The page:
As we evolve in 2017, the challenges have settled for Health Information Management (HIM) post implementation of ICD-10. Clinical Documentation Improvement (CDI) programs and Computer Assisted Coding (CAC) continue to bring value to data integrity. Larger healthcare systems continue to centralize revenue services while their auditing efforts have improved with technology and resources to conduct audits, analyze findings and implement corrective actions. Establishing a proactive, audit management process with a multidisciplinary team is key to a compliant revenue cycle.
So, what should smaller, community based hospitals do to establish strong, compliant denial prevention systems? The term “audit” probably does not emit the most positive of thoughts for most HIM professionals. No one wants to hear that there are deficiencies or lack of compliance with regulatory standards. Audits can be categorized as proactive, internal audits to assess coding accuracy, data integrity, charge master, charge capture, etc. Audits are also categorized as external payer audits whether Medicare, Medicaid or Commercial payers. In today’s environment, there is heightened scrutiny by governmental regulatory agencies and these are viewed as a compliance risk. In these scenarios, demonstrating a strong systematic audit approach will go a long way in mitigating risk and revenue loss.
A revenue cycle team collaborating on the denial prevention system includes HIM, Coding, CDI, Patient Financial Services (PFS), Charge Master Owner and Case Management. Others within the revenue cycle are included, such as Patient Access Services (PAS) based upon trends. Whether the audit process is internal or external from a payer, a systematic approach to audit management is crucial. Technology can offer many options to improve efficiencies with workflow improvements, front end claim editing on coding for DRG capture accuracy and a proactive approach to overall data integrity.
The first step is to understand the type of audit and the focus. Categorize the requests, track key due dates for the submission of the medical record/other documents and number of patients requested, to name a few. Does the documentation require a clinical review to ensure all requested documentation is present such as Medicare Additional Development Requests (ADRs) or medical necessity reviews? Based upon this clinical review, gathering the required data and validating the presence of the data before it is submitted is a key step knowing deadlines are stringent. Once the information is submitted, what is the outcome of the review? Managing the outcome, revenue take backs, opportunity to appeal findings are varied depending upon the audit type, federal or commercial payer.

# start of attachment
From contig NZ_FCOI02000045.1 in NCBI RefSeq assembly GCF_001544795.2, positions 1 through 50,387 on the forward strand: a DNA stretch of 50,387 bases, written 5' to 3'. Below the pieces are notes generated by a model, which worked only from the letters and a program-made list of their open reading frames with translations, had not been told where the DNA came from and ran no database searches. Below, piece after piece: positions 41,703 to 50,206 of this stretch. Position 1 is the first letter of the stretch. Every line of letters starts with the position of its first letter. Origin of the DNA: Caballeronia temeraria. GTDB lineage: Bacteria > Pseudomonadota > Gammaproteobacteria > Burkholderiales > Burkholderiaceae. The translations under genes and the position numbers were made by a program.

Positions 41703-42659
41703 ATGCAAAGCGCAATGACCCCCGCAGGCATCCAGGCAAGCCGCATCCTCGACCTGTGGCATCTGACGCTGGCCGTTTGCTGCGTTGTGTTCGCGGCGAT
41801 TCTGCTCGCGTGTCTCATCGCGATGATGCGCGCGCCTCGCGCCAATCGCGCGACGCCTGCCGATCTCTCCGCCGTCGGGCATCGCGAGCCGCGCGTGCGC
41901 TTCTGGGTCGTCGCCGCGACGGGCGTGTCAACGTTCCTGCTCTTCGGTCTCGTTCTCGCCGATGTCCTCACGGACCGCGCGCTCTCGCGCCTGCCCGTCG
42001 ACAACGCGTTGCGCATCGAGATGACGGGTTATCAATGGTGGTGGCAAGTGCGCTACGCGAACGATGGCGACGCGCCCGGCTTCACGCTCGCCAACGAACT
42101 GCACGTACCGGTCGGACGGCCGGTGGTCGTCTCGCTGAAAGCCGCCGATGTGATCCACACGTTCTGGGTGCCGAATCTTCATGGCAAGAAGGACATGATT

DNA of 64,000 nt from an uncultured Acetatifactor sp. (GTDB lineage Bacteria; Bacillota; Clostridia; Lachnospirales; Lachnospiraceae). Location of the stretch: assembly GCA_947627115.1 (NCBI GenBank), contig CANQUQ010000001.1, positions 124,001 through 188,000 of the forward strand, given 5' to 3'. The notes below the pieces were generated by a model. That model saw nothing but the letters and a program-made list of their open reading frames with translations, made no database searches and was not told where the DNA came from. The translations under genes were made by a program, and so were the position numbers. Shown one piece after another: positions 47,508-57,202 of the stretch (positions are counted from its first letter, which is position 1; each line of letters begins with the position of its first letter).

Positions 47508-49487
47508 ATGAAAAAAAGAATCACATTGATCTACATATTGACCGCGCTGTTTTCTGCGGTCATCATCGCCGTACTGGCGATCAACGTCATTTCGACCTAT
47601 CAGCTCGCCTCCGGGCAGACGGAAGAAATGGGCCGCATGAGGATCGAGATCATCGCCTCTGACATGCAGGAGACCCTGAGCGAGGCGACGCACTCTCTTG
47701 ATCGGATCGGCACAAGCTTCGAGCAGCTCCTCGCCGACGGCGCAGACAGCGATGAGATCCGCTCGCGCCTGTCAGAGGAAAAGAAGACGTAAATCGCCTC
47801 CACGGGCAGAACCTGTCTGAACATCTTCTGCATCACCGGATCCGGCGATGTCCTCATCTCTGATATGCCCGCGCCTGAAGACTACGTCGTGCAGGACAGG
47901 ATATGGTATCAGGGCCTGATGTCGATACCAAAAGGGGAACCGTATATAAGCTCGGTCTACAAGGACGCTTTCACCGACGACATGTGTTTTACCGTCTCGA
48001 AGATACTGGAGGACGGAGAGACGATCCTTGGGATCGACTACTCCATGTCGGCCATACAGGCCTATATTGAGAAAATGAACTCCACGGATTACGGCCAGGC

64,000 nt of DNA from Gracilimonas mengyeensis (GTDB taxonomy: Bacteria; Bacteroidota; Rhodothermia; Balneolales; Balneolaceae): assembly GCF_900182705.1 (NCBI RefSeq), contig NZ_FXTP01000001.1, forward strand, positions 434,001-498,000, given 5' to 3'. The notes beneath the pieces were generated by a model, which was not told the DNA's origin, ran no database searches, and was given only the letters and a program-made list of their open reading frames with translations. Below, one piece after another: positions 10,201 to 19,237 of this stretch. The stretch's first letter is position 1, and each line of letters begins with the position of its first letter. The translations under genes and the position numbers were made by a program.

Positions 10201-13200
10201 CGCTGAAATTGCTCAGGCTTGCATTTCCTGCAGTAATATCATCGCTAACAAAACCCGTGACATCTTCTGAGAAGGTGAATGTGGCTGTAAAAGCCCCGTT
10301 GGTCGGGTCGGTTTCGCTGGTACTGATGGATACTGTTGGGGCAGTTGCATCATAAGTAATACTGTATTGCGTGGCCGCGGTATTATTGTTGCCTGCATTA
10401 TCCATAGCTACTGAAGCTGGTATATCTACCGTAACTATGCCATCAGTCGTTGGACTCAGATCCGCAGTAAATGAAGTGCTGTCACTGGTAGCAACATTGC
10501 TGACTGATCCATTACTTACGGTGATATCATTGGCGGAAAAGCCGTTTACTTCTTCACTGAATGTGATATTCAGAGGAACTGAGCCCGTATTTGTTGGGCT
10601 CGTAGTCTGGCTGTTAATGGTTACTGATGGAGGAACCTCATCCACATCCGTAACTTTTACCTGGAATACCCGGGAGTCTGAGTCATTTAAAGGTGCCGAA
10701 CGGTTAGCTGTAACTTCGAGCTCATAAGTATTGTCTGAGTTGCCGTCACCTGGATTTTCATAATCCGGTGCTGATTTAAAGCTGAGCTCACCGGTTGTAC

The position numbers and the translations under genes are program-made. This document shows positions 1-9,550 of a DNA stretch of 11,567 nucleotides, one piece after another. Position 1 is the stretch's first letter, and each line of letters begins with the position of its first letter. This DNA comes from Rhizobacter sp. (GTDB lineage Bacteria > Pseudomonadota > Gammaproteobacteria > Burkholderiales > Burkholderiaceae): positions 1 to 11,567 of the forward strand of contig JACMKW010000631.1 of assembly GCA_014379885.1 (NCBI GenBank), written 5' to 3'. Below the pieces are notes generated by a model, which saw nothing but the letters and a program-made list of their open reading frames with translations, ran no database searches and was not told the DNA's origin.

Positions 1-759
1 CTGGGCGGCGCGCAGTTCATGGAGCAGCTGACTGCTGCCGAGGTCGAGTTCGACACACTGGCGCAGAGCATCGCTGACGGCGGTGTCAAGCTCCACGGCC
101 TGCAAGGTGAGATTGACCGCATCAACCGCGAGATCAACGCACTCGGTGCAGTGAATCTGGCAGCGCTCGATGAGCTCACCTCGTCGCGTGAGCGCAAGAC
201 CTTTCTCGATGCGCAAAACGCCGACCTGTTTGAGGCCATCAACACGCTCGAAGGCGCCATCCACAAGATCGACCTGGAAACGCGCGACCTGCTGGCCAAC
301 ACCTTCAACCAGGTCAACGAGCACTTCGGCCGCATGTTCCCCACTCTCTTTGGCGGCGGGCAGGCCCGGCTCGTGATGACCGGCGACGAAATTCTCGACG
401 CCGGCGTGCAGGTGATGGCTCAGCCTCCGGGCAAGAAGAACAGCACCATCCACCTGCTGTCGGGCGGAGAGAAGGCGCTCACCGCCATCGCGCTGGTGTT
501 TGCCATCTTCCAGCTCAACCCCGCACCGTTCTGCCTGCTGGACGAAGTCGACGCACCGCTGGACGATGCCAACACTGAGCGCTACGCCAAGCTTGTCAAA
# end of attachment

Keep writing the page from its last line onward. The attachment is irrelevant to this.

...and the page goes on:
The best approach is to understand the outcome of the audits, substantiate findings, trend findings, conduct root-cause analysis based upon trends and actively work as a team to implement corrective action plans. Tracking and data analysis of internal audit findings and external payer denials can provide valuable information for documentation improvement. Implement metrics to monitor performance and demonstrate improvements in the revenue integrity. The community based hospital needs to have a resource who understands the operational challenges of managing this critical component of the revenue cycle. Technology and expertise combined can yield savings and preserve the revenue so critically needed for patient care. Dedicating the education and training for internal resources or outsourcing a component or all of the audit management/denial prevention is another great option for smaller facilities.
In the end, the revenue cycle team, with strong leadership, technology support and a systematic approach will support data integrity, enhance revenue integrity and ultimately turn denial management into denial prevention.
Laureen A. Rimmer, RHIA, CPHQ, CHC
Vice President, Department Management
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